In a forthcoming book (Radical Kabbalah, 2012) I trace the original texts in Hebrew mysticism that talk of the goddess, especially in the work of one pivotal Hasidic master. From a careful reading of that the entire Eros of the goddess is really about justice. The erotic passion of the goddess in Hassidic teaching is about the radical erotic commitment to fairness.

It is in that sense that some of the minions of the goddess in this world are sometimes called fairies. A fairy is a gentle yet sacred and seductive incarnation of the goddess. The fairy is both fair and fair. Beautiful and just. Any good devotee of Peter Pan and Tinkerbelle knows is that to believe in fairies is to give them life. If we would chant Tinkerbelle’s mantra, “I do believe in fairies I do, I do,” fairies come to life as integrity and beauty are once again united and made manifest in the land.

Greetings from Venwoude’s community days event

Venwoude SquareBy Chahat Corten

Hello dearest friends,

Sending you all love and blessing from Venwoude in Holland. This is the first blog post from the Venwoude community days in Holland. In the first couple of days, we had an ecstatic evening with chanting, a teaching on chanting and storie-telling. Ecstatic and passionate ending!

Simply said Marc Gafni has been working round the clock since he got here. First he created a new World Spirituality process which he called “Growing Up,” which was four four-hour sessions in which he guided the community a brilliant and beautiful exploration of what he called Evolutionary We Space.

The process guided people through seven levels of consciousness in which Marc would describe the level and then put us in the voice of that level of consciousness and have everyone talk in first person about they experienced god, community, love and integrity from that level of consciousness.

It was awesome to see, how Marc used this process to kind of surprise everybody into engaging and enacting all the issues on surviving, belonging, power, rules and the great topic of autonomy and community. All the hidden issues were surfaced in away that inspired everyone, made no one bad and gave great honor to each person and the whole community. It was really awesome awesome to watch. It reminded me again of what Center for World Spirituality is so precious.

We have been recording the whole process and there will be some great clips coming from this!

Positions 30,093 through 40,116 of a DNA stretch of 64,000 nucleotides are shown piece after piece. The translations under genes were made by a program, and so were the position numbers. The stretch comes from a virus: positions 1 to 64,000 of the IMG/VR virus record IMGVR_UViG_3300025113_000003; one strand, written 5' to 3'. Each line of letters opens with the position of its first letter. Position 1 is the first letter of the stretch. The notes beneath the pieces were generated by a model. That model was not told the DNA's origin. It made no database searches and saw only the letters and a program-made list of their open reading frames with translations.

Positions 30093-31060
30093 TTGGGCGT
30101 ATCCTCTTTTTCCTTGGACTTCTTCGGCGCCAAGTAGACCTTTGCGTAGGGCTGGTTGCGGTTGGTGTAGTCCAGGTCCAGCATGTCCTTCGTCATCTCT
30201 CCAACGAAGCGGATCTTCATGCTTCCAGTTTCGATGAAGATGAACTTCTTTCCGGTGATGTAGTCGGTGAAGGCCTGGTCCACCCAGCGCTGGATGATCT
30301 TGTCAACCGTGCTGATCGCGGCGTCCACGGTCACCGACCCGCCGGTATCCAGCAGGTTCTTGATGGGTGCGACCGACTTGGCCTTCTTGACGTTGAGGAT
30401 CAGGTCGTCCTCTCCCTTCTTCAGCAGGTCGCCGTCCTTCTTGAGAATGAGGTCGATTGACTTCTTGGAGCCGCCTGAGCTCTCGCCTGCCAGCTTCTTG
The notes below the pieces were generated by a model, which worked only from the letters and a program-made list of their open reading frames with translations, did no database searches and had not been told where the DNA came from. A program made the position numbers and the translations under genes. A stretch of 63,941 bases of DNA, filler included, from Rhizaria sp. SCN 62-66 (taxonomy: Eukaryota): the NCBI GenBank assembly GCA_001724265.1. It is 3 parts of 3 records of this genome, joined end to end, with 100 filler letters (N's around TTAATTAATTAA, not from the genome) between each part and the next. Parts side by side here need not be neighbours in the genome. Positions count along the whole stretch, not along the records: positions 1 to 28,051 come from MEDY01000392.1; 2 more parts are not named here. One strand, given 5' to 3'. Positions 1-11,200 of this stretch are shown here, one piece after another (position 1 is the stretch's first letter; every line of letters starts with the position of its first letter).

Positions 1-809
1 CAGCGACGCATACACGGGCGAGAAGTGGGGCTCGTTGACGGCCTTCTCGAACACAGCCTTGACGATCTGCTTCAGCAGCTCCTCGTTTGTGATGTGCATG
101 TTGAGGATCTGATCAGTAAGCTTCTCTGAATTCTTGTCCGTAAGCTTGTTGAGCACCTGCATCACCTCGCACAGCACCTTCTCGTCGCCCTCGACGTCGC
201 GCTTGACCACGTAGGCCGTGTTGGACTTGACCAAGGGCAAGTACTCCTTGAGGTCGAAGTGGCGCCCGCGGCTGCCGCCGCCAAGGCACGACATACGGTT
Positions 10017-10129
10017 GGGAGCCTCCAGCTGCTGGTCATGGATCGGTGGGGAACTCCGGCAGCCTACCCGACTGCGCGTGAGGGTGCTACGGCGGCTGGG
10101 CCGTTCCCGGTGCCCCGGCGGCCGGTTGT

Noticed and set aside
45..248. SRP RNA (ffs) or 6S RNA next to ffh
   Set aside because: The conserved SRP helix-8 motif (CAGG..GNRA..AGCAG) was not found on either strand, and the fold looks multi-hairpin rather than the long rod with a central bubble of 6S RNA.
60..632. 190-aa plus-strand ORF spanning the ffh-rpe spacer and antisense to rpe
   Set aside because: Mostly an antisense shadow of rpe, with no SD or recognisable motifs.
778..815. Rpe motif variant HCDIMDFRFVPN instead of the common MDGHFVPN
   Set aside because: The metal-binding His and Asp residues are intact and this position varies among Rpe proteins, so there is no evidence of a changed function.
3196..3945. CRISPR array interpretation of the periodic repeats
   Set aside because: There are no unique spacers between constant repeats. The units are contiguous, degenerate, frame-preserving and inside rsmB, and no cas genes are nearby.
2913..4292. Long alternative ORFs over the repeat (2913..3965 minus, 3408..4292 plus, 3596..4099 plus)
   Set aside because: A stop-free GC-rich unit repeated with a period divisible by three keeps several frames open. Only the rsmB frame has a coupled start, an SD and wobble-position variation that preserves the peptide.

Tomorrow Marc will have a day of conversations (and some students in between) and then Monday-evening diving in 3 days of visioning process, with the leadership group of our community….. I have the sense that something really will shift these days…. :). It also awesome to watch Marc’s love as he makes the issues and dynamics of our community “his issues” and holds everyone with so much care and love and with firmness and direction.

I’ll have another blog post for you soon.

Sending Love,


Exploring the Unique Self and beyond … Discovery and Gratitude (Part 1)

Hands Reflection

By Hans Jecklin

When, more than 40 years ago, I undertook my first steps into the cosmos of Jungian psychology, I was soon confronted with the opposition of an “I”, the person I am in this life, and the “Self” that Carl Gustav Jung understood as both the source and fulfillment of the “I” or as the prior source of potentials for the “I” to manifest in life. Jung was aware of the danger for the “I” to identify with this “Autonomous Reality” or “Divine Archetype” and warned of ego-inflation when a person would – even unconsciously – try to occupy or control that higher reality.

This mostly intellectual differentiation of “I” and “Self” accompanied me for a long time after I started my spiritual search. The longing for the direct experience of God had not only led me beyond psychology, but also to quit the reformed (Christian) church that had been my parents’ choice. I then spent nearly twenty years of practicing Zazen, Tao Yoga and Kashmir Shivaism and went through many dis-illusions, having mis-taken the impermanent for the eternal, until finally grace took over.

Tired of the year-long search through cultures and places, I had at one point asked my Self to make no more fuss and take me over to the Siddhis: “This is like dying” it responded and faster-than-I-could-think a chorus of inner voices exclaimed “This is what we have been waiting for!”. When after a seemingly endless fall through extreme darkness, I ended in indescribable bliss, I realized that this was the unconditional love I had always been looking for and that the irresistible longing that had led me through this labyrinth of temptations is the nature of GRACE.

The natural wish to bring this deep experience into my life of a family-father and business-man soon brought me to understand that — yes! — one hand there was nothing more to search for, but that, on the other, this was just the beginning of the real exploration into spirituality, one that might never end in this life-time.